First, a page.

Since that time, both greenhouse gases and energy use have gone up (fig. 2), so it should come as no surprise to see increases in radiative forcing in both cases. Future projections have largely been focussed on recovery of the waste heat, such as that by Firth et al. (2019). An important conclusion of theirs is that, "full recovery of the theoretical potential is found to lead to a 10–12% reduction in the combined forcing of CO2 and waste heat over this period, mainly due to a reduction in CO2 emissions."

An important point to consider here is that the warming from thermal energy production occurs when a fossil fuel undergoes combustion. Whoomph! and that's that - the energy is produced in a single pulse then dissipates away. In contrast, warming from the emitted CO2 continues for the lifetime of CO2 in the atmosphere - potentially thousands of years (Zhang & Caldeira 2015). Zhang and Caldeira showed that "the energy released from the combustion of fossil fuels is now about 1.71% of the radiative forcing from CO2 that has accumulated in the atmosphere as a consequence of historical fossil fuel combustion." Again a small fraction of the CO2 radiative forcing, and emphasising the issue of the cumulative build-up of CO2 due to its relatively long atmospheric residence time.

Total energy use on Earth.

Fig. 2: total energy use on Earth, 1800-2023.

To conclude, greenhouse warming is currently adding some 60-100 times more heat to our climate than waste heat. That's not to say we should not be bothered about waste heat though, There are many sound reasons, including economic, for reducing heat wastage. It makes no sense at all to tolerate systems that for various reasons are grossly inefficient. But that needs to be considered as a separate entity from the huge problem of human CO2 emissions.

Last updated on 7 January 2024 by John Mason. View Archives

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Comments 51 to 75 out of 205:

  1. johnd writes: Ned at 22:36 PM, part of the issue being discussed was whether waste heat accumulates or not, and whether accumulative it's effect is more than negligible. There is no magic mechanism that removes heat from the atmosphere if it originally came from radiation but lets it accumulate if it originally came from combustion or whatever. IMHO these analogies to revolving doors and traffic jams seem to have no effect other than clouding the issue. How about some actual evidence, please? Doug B. gave a reference to a paper with quantitative comparison of the two sources way back in comment #2. That was very helpful, I think.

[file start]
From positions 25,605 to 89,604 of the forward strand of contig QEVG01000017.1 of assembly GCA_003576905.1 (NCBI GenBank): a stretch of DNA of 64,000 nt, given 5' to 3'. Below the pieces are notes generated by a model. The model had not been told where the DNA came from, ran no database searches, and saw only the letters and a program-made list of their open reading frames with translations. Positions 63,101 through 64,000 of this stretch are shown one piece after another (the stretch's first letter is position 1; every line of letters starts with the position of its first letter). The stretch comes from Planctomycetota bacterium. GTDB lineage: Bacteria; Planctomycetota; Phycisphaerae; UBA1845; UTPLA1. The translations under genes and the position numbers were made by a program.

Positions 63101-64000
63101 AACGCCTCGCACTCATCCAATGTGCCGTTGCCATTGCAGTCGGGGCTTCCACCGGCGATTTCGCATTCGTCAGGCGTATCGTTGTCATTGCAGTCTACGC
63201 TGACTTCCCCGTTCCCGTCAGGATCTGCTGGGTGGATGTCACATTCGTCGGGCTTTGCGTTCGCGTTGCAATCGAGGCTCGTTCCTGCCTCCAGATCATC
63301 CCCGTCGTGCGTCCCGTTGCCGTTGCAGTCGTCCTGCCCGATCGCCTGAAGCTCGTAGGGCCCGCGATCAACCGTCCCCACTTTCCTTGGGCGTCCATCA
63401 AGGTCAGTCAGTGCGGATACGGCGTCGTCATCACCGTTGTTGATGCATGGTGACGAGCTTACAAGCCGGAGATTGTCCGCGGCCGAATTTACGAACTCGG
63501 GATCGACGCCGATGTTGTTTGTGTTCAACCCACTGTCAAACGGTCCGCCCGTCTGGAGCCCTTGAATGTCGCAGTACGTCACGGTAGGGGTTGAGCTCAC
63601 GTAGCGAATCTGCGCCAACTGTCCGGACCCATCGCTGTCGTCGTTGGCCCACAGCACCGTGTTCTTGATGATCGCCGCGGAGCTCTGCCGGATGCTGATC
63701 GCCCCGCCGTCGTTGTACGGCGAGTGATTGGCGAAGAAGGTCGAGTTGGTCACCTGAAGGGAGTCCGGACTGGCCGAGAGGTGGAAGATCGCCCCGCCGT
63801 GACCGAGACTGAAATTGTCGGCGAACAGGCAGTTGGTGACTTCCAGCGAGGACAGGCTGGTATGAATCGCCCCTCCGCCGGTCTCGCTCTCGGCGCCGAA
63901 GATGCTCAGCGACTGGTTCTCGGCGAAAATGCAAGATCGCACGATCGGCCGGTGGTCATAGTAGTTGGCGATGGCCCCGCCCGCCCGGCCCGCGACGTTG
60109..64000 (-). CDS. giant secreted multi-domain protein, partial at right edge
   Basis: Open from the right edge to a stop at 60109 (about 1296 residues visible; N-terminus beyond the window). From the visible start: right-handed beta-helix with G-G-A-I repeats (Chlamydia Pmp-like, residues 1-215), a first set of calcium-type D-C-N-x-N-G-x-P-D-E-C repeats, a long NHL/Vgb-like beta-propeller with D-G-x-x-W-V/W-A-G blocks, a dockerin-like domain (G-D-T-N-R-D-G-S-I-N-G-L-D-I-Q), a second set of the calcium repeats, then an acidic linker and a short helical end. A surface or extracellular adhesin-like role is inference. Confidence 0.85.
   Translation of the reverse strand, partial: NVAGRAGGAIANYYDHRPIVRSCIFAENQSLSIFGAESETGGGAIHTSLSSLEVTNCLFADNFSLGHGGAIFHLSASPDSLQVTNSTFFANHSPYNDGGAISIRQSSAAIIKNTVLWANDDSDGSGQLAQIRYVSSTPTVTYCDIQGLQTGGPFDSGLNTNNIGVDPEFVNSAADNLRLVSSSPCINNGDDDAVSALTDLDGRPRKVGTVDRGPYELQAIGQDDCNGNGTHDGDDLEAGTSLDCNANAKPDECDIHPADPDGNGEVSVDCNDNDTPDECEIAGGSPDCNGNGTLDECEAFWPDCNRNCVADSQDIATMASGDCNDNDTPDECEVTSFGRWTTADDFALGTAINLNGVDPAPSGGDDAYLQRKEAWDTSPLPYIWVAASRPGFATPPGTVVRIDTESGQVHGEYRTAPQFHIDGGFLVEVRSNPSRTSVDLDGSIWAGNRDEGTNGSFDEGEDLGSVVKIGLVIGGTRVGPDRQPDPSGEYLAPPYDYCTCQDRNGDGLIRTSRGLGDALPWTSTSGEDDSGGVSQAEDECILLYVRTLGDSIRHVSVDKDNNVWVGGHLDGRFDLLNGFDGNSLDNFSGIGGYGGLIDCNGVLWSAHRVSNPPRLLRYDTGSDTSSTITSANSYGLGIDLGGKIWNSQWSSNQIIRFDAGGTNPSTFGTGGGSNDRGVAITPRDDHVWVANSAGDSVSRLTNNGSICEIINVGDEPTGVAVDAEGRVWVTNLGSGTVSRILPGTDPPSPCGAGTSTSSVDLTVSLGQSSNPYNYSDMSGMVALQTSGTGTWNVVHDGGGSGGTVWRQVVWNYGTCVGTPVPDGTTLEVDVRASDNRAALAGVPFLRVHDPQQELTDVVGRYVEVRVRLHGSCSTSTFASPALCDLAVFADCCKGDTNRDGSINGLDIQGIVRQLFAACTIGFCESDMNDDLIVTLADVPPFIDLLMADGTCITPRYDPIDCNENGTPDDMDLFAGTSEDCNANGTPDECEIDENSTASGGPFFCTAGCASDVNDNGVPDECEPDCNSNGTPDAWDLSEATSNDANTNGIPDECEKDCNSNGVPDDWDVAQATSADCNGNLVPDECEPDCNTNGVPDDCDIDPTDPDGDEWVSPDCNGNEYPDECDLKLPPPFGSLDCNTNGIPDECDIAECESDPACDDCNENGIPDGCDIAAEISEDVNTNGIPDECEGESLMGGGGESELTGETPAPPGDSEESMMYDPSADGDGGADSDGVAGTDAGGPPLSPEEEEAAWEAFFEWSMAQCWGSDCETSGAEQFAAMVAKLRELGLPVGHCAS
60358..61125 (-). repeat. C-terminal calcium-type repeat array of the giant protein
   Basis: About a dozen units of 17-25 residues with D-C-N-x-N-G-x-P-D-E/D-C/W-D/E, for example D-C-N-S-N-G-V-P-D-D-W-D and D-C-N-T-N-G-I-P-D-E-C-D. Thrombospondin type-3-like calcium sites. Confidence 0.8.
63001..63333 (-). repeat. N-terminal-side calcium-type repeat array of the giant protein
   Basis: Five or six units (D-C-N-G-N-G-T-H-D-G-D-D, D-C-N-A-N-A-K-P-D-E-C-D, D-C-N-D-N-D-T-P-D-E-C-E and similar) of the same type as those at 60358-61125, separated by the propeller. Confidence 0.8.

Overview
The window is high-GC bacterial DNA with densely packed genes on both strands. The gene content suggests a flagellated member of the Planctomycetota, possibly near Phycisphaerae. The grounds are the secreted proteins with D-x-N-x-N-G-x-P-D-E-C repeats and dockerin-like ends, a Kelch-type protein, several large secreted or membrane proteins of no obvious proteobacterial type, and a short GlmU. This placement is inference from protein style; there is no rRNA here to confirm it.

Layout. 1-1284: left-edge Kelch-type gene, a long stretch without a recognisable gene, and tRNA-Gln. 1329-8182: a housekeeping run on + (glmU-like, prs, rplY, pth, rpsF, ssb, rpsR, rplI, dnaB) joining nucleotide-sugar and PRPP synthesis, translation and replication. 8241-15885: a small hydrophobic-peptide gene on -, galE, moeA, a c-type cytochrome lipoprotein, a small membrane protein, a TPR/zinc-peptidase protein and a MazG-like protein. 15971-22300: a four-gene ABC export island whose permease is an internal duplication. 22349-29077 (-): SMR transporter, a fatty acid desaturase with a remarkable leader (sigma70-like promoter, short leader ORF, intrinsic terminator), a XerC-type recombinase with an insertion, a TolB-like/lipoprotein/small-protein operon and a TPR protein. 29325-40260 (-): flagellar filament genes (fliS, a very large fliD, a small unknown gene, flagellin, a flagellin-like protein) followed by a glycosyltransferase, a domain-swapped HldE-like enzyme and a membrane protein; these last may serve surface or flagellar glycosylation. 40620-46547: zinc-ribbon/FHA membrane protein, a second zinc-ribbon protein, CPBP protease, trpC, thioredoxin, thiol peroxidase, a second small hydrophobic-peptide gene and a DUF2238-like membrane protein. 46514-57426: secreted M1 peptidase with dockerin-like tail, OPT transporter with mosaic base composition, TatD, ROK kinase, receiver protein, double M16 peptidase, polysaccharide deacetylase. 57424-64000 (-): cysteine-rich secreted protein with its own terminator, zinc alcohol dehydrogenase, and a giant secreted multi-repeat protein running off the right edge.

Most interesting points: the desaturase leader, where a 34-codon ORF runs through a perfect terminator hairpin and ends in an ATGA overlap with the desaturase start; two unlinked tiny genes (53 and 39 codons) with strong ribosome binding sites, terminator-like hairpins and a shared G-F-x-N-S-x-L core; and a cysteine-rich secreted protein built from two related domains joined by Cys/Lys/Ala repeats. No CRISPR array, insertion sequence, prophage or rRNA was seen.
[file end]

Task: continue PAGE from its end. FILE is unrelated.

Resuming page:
2. Actually this thread is helpful because it's serving as a remarkably clear and concise example of how so much of this "debate" is ultimately driven by complete and total intractability on the part of some of the discussants. This is a very simple situation. "AHF" is capable of adding something like 1% of the quantity of solar heat being retained by additional impedance due to C02 and knock-on effects, working from mainstream estimates of anthropogenic GHG climate sensitivity. Just to make things clearer, let's imagine for a moment that we're somebody akin to Dr. Roy Spencer, a highly-qualified scientist able to make a start on articulating an alternate hypothesis to anthropogenic warming as an explanation for recent observed temperature increases. Under our Dr. Spencer-style hat, we believe that effective AGHG forcing is only 10% of more commonly accepted figures. In this circumstance we're looking at AHF forcing still being just 10% of anthropogenic GHG forcing. Even if we assume mainstream estimates are off by a full order of magnitude, AHF still pales in significance compared to anthropogenic GHGs, is still yet another order of magnitude less. Meanwhile, as has been pointed out, heat is mindless and does not care from where or to where it's going. Whatever heat is added to the pool here on Earth whether by anthropogenic liberation or arriving from the sun or for that matter emerging from retained and radioactive decay heat from within the Earth is going to find its way to the great beyond regardless of birthright, ultimately via radiation. Nothing about the origin of heat specifies its subsequent behavior. Heat flux from energy liberated as a part of human activity by any measure appears by all accounts to be a minor constituent of Earth's radiative energy budget. Even if one looks at the thermal impedance properties of the atmosphere from various outlier perspectives, AHF still does not measure up in a significant way. There's really not much to work with here for a so-called skeptic, to the point that one is left wondering how to speak patiently in the face of arguments to the contrary, once they've been repeated several times by the same person.